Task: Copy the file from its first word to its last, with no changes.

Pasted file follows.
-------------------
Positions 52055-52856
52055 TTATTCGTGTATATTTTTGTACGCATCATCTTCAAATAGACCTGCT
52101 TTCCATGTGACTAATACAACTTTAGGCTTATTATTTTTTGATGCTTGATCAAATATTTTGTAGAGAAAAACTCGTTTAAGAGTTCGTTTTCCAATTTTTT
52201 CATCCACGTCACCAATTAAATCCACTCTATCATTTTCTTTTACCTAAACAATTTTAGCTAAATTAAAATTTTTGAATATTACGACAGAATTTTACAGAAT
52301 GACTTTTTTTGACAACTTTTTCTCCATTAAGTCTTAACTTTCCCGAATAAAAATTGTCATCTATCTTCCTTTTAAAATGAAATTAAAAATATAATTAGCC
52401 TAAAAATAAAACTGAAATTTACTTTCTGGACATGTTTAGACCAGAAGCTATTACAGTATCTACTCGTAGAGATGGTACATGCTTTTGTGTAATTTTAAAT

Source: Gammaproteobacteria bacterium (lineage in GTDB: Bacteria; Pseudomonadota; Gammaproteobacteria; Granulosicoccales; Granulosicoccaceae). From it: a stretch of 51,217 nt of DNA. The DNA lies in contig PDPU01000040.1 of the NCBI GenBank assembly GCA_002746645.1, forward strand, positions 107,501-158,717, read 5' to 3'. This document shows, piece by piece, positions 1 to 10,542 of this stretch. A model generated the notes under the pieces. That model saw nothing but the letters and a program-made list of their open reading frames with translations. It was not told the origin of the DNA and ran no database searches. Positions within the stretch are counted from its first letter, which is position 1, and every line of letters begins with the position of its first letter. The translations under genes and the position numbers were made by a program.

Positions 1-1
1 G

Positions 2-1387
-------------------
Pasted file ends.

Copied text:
Positions 52055-52856
52055 TTATTCGTGTATATTTTTGTACGCATCATCTTCAAATAGACCTGCT
52101 TTCCATGTGACTAATACAACTTTAGGCTTATTATTTTTTGATGCTTGATCAAATATTTTGTAGAGAAAAACTCGTTTAAGAGTTCGTTTTCCAATTTTTT
52201 CATCCACGTCACCAATTAAATCCACTCTATCATTTTCTTTTACCTAAACAATTTTAGCTAAATTAAAATTTTTGAATATTACGACAGAATTTTACAGAAT
52301 GACTTTTTTTGACAACTTTTTCTCCATTAAGTCTTAACTTTCCCGAATAAAAATTGTCATCTATCTTCCTTTTAAAATGAAATTAAAAATATAATTAGCC
52401 TAAAAATAAAACTGAAATTTACTTTCTGGACATGTTTAGACCAGAAGCTATTACAGTATCTACTCGTAGAGATGGTACATGCTTTTGTGTAATTTTAAAT

Source: Gammaproteobacteria bacterium (lineage in GTDB: Bacteria; Pseudomonadota; Gammaproteobacteria; Granulosicoccales; Granulosicoccaceae). From it: a stretch of 51,217 nt of DNA. The DNA lies in contig PDPU01000040.1 of the NCBI GenBank assembly GCA_002746645.1, forward strand, positions 107,501-158,717, read 5' to 3'. This document shows, piece by piece, positions 1 to 10,542 of this stretch. A model generated the notes under the pieces. That model saw nothing but the letters and a program-made list of their open reading frames with translations. It was not told the origin of the DNA and ran no database searches. Positions within the stretch are counted from its first letter, which is position 1, and every line of letters begins with the position of its first letter. The translations under genes and the position numbers were made by a program.

Positions 1-1
1 G

Positions 2-1387